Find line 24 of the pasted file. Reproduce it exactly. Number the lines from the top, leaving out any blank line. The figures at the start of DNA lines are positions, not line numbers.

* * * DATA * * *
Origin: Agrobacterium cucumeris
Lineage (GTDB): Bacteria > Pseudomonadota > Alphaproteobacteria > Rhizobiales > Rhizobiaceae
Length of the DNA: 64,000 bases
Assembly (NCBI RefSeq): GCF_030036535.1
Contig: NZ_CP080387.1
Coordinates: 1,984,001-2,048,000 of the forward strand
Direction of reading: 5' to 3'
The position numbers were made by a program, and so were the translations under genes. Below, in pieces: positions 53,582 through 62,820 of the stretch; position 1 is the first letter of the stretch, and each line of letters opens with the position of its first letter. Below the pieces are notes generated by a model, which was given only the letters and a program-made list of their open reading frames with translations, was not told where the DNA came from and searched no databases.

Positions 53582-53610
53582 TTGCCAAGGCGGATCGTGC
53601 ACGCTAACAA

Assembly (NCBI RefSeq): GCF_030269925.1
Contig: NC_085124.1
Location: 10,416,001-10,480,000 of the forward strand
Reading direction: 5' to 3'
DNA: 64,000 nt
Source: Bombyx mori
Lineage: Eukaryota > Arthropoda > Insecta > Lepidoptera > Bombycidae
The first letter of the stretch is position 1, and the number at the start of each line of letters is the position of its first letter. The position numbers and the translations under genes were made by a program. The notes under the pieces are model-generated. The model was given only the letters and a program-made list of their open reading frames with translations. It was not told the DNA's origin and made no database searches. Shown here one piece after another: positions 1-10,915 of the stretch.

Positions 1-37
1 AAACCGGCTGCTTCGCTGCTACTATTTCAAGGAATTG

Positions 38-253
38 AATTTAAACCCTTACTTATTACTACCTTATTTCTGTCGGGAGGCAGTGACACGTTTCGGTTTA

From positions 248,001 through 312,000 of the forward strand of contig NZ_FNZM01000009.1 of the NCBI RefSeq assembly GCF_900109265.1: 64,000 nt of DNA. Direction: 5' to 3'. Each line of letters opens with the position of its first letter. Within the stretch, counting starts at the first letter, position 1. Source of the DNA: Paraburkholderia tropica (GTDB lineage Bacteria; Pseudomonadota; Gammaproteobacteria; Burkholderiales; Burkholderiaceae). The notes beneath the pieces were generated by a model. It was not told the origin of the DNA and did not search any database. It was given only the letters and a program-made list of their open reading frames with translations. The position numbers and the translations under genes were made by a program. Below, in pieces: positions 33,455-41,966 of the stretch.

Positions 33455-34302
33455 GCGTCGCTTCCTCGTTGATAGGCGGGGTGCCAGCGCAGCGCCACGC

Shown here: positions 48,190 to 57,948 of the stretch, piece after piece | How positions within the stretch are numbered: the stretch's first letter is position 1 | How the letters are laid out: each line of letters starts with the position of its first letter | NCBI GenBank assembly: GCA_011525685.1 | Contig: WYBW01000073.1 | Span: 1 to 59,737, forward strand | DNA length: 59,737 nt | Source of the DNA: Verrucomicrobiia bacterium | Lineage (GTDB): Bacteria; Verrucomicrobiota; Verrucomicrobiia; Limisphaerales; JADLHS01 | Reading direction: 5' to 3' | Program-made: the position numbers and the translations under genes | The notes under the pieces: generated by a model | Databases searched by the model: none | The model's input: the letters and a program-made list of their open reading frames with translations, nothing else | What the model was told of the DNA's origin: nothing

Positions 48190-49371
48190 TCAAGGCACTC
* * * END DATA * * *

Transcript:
From positions 248,001 through 312,000 of the forward strand of contig NZ_FNZM01000009.1 of the NCBI RefSeq assembly GCF_900109265.1: 64,000 nt of DNA. Direction: 5' to 3'. Each line of letters opens with the position of its first letter. Within the stretch, counting starts at the first letter, position 1. Source of the DNA: Paraburkholderia tropica (GTDB lineage Bacteria; Pseudomonadota; Gammaproteobacteria; Burkholderiales; Burkholderiaceae). The notes beneath the pieces were generated by a model. It was not told the origin of the DNA and did not search any database. It was given only the letters and a program-made list of their open reading frames with translations. The position numbers and the translations under genes were made by a program. Below, in pieces: positions 33,455-41,966 of the stretch.